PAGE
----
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Shoeleather Journalism in the Digital Age

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Senate Republican leader backs legislation to force Chinese divestment of TikTok

photo of tiktok
Senate Minority Leader Mitch McConnell (R-KY) speaks during a press conference following the weekly Senate caucus luncheons on Capitol Hill in Washington, U.S., March 12, 2024. (REUTERS/Craig Hudson/File Photo)
By David Shepardson | REUTERS

U.S. Senate Republican Leader Mitch McConnell on Monday called for legislation to force TikTok’s parent company, China’s ByteDance, to divest the short video app used by 170 million Americans.

“Requiring the divestment of Beijing-influenced entities from TikTok would land squarely within established constitutional precedent,” McConnell said, adding “it would begin to turn back the tide of an enormous threat to America’s children.”

He called TikTok “America’s greatest strategic rival is threatening our security right here on U.S. soil in tens of millions of American homes.”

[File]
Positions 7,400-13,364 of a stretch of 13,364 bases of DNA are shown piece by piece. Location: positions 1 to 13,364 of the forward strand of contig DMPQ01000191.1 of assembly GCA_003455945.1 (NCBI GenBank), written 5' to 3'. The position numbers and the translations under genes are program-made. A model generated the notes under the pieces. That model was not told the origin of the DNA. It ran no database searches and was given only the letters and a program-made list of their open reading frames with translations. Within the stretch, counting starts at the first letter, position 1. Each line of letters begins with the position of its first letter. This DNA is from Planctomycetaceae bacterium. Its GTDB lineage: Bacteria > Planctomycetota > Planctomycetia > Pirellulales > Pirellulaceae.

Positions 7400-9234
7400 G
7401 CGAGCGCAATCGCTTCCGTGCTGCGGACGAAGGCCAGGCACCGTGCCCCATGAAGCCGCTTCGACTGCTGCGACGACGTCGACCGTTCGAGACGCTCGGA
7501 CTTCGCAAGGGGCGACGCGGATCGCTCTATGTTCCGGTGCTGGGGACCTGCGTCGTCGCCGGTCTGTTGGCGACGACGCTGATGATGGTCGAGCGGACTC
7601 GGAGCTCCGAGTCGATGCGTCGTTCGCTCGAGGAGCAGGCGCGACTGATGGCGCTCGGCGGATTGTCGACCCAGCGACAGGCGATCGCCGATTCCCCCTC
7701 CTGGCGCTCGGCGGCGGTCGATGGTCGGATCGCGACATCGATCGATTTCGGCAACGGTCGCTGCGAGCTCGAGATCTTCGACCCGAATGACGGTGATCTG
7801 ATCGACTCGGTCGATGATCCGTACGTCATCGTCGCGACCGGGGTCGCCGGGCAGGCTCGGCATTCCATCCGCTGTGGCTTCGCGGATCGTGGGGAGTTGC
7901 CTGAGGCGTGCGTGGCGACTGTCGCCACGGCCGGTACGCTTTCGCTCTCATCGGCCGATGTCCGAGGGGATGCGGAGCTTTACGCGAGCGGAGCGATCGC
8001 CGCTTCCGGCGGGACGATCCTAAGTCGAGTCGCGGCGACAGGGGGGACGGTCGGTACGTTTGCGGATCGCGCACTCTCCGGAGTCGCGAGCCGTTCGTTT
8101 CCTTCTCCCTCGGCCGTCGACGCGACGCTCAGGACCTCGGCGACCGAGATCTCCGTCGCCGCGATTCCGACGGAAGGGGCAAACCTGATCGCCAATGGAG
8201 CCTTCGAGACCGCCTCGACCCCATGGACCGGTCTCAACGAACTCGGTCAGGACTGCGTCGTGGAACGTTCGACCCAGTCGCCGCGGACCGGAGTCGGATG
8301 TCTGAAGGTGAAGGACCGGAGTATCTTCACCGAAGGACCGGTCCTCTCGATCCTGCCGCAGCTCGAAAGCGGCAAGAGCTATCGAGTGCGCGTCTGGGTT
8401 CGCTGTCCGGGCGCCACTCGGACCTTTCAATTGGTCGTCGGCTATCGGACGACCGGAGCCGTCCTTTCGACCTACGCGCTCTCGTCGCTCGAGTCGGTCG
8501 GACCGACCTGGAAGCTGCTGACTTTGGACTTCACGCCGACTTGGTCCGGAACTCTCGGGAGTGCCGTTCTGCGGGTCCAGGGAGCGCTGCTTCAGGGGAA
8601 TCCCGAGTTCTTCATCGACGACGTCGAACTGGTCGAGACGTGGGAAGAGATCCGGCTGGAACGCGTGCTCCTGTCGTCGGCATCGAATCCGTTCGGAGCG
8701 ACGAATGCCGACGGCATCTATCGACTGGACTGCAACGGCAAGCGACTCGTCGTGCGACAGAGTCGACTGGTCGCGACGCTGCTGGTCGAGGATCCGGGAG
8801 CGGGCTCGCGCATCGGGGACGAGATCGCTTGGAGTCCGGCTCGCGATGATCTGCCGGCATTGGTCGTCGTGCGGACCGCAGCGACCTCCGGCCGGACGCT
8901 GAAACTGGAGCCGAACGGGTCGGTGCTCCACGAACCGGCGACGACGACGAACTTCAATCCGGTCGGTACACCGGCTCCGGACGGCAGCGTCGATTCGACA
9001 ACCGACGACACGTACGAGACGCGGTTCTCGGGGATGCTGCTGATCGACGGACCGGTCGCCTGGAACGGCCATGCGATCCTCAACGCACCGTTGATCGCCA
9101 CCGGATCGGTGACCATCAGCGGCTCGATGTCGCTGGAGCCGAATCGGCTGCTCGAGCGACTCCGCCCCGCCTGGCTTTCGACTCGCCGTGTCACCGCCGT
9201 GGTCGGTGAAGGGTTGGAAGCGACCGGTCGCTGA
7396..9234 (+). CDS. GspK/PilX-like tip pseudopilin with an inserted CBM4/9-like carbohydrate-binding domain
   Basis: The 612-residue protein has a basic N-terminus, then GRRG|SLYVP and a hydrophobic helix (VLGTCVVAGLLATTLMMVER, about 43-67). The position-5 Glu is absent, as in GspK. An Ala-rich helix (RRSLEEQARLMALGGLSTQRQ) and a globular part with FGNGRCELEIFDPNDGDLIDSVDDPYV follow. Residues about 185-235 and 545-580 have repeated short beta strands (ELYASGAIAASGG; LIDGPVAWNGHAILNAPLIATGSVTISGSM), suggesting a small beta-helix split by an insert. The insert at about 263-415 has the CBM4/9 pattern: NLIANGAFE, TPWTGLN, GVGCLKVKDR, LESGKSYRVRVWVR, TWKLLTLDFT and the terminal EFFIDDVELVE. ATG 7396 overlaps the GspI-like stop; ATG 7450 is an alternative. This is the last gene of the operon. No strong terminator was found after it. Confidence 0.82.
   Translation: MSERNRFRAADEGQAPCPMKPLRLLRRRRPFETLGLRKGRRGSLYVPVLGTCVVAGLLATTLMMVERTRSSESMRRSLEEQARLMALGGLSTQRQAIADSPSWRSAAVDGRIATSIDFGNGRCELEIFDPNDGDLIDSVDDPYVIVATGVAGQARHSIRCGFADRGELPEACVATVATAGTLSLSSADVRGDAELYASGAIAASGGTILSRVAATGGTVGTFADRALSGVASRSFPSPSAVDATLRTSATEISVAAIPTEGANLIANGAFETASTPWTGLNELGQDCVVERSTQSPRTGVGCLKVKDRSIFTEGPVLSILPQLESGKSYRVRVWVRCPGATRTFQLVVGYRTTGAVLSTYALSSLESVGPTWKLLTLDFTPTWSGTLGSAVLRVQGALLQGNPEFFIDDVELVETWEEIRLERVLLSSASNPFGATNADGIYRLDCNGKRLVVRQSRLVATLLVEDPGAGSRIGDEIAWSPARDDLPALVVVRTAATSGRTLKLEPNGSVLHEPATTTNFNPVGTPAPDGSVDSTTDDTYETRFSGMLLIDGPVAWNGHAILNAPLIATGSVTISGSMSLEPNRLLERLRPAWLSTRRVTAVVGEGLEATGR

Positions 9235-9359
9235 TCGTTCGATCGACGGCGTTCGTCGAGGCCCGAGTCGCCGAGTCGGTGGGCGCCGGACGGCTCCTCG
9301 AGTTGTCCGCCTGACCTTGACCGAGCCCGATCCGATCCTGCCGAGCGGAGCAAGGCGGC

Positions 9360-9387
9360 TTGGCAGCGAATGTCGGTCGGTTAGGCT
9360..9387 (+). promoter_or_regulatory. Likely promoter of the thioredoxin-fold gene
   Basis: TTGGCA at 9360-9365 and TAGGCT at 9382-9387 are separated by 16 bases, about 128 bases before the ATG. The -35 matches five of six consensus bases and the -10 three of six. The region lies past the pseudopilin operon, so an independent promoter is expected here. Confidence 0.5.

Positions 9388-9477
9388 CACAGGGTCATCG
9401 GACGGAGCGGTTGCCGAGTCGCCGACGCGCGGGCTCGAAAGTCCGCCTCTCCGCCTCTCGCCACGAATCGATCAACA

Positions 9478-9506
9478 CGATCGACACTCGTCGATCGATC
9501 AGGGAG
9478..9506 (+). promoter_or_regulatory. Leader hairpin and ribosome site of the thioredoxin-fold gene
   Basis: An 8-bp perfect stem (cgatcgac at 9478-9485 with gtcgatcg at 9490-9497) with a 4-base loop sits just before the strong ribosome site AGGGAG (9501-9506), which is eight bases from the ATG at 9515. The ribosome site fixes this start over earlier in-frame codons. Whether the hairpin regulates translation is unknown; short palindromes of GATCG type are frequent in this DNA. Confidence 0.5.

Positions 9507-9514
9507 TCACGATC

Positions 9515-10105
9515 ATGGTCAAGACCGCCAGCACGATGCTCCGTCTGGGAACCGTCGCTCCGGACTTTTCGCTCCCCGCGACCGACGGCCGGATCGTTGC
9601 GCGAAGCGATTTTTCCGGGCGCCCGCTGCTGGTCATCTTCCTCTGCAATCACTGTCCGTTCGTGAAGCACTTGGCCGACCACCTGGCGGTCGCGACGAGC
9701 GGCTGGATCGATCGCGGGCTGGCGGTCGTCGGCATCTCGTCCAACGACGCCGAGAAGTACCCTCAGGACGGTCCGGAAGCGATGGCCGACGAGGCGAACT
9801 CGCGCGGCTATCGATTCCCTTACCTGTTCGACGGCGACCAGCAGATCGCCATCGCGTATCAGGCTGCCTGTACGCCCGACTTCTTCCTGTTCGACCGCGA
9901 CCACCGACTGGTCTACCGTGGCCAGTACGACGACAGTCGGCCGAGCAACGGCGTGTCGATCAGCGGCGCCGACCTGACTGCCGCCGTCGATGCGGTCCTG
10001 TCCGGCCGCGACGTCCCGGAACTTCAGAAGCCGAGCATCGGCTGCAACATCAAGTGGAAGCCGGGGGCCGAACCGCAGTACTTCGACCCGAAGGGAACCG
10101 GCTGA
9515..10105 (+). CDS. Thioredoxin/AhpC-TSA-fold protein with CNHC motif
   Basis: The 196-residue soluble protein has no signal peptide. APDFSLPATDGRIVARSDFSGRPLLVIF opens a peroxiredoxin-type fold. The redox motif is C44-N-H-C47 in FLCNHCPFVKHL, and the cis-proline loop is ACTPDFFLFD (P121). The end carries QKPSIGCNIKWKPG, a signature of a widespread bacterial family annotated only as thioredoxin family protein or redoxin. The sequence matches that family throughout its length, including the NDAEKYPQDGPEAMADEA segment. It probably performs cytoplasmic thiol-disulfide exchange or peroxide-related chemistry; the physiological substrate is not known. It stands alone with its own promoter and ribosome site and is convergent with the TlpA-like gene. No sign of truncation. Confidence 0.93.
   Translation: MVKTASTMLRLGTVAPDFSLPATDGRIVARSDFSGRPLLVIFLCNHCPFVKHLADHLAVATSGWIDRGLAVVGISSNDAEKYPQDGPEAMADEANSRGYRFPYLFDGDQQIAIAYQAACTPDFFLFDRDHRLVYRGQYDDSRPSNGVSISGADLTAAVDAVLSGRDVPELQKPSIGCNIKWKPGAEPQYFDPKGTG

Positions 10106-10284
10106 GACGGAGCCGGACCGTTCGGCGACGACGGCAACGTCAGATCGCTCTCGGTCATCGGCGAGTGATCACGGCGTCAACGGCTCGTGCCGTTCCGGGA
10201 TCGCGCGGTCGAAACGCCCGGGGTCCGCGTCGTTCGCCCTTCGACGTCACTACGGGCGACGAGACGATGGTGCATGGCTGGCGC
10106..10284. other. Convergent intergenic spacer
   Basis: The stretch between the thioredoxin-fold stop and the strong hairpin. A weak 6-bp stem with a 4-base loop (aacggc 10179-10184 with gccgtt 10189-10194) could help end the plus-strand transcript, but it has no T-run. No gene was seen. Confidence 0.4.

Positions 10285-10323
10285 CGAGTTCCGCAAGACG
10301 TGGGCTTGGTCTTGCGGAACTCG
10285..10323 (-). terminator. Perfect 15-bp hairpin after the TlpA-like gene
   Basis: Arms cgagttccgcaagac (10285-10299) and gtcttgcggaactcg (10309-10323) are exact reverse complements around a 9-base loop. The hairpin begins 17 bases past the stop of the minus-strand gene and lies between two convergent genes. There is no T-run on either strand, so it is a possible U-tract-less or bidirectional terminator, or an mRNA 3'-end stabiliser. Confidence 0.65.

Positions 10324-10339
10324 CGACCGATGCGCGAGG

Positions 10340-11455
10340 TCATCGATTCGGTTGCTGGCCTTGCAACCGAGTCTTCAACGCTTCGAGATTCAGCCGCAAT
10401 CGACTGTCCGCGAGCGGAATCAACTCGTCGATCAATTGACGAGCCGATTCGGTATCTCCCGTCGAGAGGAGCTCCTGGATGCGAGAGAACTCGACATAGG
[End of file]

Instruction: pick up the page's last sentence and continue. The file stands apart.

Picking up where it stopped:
The U.S. House of Representatives voted 352-65 on March 13 to give TikTok’s ByteDance, about six months to divest the U.S. assets of the short-video app, or face a ban.

Senate Commerce Committee Chair Maria Cantwell told reporters on Monday she will be meeting with Senate Democratic Leader Chuck Schumer and Senate Intelligence Committee chair Mark Warner and “then we will have a game plan on how to proceed.”

On Friday, Schumer said senators can make progress “on a path forward on TikTok legislation.”

Schumer’s statement did not outline a specific position on TikTok but said “in the weeks and months ahead, we have the opportunity to make progress on bipartisan bills” including a measure on TikTok.
“The key point here is getting a tool that can be used to stop foreign actors from doing deleterious things that might harm U.S. citizens,” Cantwell told Reuters earlier.

The fate of TikTok has become a major issue in Washington where lawmakers have been flooded with calls from users who oppose the legislation.

“A ban on TikTok would violate the First Amendment rights of 170 million Americans,” TikTok said on Friday.

Many lawmakers and the Biden administration say TikTok poses national security risks because China could compel TikTok to share American user data, while TikTok insists it has never shared U.S. data and never would.

TikTok says it has spent more than $1.5 billion on the effort to protect U.S. data and house it in the U.S.

Editor’s Note: Reporting by David Shepardson; Editing by David Gregorio

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